Paul Krugman on Climate Change's Surprising Analogy

On the one hand, Paul Krugman gives former Treasury Secretary Henry Paulson some credit for breaking ranks with his fellow Republicans and acknowledging that climate change is real and urgent in an Op-Ed article in Sunday's New York Times. (Of course, these kudos are a sad sign of just how unreasonable Republicans have become—to give them credit for bravery for simply acknowledging reality. But that's where we are.)

On the other hand, as Krugman points out in his Monday column, Paulson's call for a national tax on carbon emissions is an empty gesture. It ain't gonna happen. "A carbon tax may be the best thing we could do," Krugman writes, "but we won’t actually do it."

The question, Krugman suggests, is whether we will do any of the second-best things to combat catastrophic climate change. And given today's political climate, it's a big question. But here are the second-best things that Krugman asks Paulson if he (and his fellow Republicans) will support:

First, consider rules like fuel efficiency standards, or “net metering” mandates requiring that utilities buy back the electricity generated by homeowners’ solar panels. Any economics student can tell you that such rules are inefficient compared with the clean incentives provided by an emissions tax. But we don’t have an emissions tax, and fuel efficiency rules and net metering reduce greenhouse gas emissions. So a question for conservative environmentalists: Do you support the continuation of such mandates, or are you with the business groups (spearheaded by the Koch brothers) campaigning to eliminate them and impose fees on home solar installations?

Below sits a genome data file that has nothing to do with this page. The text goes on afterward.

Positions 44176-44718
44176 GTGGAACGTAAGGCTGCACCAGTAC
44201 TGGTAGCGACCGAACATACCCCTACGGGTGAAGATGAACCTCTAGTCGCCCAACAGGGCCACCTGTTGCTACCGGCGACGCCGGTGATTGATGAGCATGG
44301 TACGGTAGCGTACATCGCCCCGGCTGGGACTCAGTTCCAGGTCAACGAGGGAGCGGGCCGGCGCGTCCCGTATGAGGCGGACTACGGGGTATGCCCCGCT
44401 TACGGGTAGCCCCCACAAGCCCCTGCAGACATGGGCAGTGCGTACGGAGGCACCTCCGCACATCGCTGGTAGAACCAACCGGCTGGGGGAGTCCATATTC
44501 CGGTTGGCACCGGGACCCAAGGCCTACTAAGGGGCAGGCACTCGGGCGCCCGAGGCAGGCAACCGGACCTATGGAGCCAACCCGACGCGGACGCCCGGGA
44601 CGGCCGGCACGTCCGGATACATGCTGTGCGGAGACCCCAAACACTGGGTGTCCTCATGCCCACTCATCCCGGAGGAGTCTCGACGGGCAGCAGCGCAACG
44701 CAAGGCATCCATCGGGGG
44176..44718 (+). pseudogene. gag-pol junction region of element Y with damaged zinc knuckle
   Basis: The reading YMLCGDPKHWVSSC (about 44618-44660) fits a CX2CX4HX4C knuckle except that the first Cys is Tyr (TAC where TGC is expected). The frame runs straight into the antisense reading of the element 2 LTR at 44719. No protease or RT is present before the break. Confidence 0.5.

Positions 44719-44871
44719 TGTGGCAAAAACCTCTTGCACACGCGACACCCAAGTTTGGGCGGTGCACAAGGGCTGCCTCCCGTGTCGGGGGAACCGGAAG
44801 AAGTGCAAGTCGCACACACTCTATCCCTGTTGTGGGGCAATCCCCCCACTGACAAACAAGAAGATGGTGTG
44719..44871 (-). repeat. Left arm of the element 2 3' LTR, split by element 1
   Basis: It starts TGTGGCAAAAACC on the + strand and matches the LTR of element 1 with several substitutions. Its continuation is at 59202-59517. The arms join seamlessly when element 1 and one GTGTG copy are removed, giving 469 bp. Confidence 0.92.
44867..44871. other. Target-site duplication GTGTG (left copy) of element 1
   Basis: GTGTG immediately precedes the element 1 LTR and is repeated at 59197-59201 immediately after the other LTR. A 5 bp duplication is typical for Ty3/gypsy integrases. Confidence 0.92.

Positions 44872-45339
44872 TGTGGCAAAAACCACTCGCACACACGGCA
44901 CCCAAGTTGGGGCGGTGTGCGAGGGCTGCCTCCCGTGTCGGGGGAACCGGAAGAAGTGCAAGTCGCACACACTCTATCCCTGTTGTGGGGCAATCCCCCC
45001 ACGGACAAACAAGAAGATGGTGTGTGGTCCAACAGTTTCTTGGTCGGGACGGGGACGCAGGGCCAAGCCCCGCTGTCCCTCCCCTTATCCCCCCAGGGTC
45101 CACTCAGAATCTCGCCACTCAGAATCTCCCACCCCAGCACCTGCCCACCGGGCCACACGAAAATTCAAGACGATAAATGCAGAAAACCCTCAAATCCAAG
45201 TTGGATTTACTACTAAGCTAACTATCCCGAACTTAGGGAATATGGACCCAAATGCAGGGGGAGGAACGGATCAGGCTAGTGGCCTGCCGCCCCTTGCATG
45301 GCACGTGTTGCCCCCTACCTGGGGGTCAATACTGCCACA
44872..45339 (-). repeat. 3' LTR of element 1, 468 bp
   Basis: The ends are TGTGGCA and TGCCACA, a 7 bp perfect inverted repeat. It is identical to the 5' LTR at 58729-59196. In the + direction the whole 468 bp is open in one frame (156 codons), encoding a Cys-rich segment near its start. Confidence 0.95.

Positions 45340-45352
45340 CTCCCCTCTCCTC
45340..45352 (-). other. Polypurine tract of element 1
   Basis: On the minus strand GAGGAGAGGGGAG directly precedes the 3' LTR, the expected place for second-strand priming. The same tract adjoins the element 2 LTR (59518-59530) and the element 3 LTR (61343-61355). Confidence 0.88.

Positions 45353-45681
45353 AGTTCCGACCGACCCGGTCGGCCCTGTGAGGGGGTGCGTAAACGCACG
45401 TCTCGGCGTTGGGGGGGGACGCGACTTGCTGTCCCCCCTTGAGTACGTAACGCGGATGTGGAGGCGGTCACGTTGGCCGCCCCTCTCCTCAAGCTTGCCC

Second, consider government support for clean energy via subsidies and loan guarantees. Again, if we had an appropriately high emissions tax such support might not be necessary (there would be a case for investment promotion even then, but never mind). But we don’t have such a tax. So the question is, Are you O.K. with things like loan guarantees for solar plants, even though we know that some loans will go bad, Solyndra-style?

Finally, what about the Environmental Protection Agency’s proposal that it use its regulatory authority to impose large reductions in emissions from power plants? The agency is eager to pursue market-friendly solutions to the extent it can — basically by imposing emissions limits on states, while encouraging states or groups of states to create cap-and-trade systems that effectively put a price on carbon. But this will nonetheless be a partial approach that addresses only one source of greenhouse gas emissions. Are you willing to support this partial approach?

Then Krugman suggests that Paulson's analogy of the climate crisis to the 2008 financial crisis is a little off. The financial crisis was one in which one could say disaster was days away. The climate crisis, while disastrous, is one more likely to unfold over the course of decades.
A better analogy is also a more depressing one in terms of political realities. "In policy terms, Krugman writes, "climate action — if it happens at all — will probably look like health reform. That is, it will be an awkward compromise dictated in part by the need to appease special interests, not the clean, simple solution you would have implemented if you could have started from scratch. It will be the subject of intense partisanship, relying overwhelmingly on support from just one party, and will be the subject of constant, hysterical attacks. And it will, if we’re lucky, nonetheless do the job."

If we're lucky.

It's a big if.


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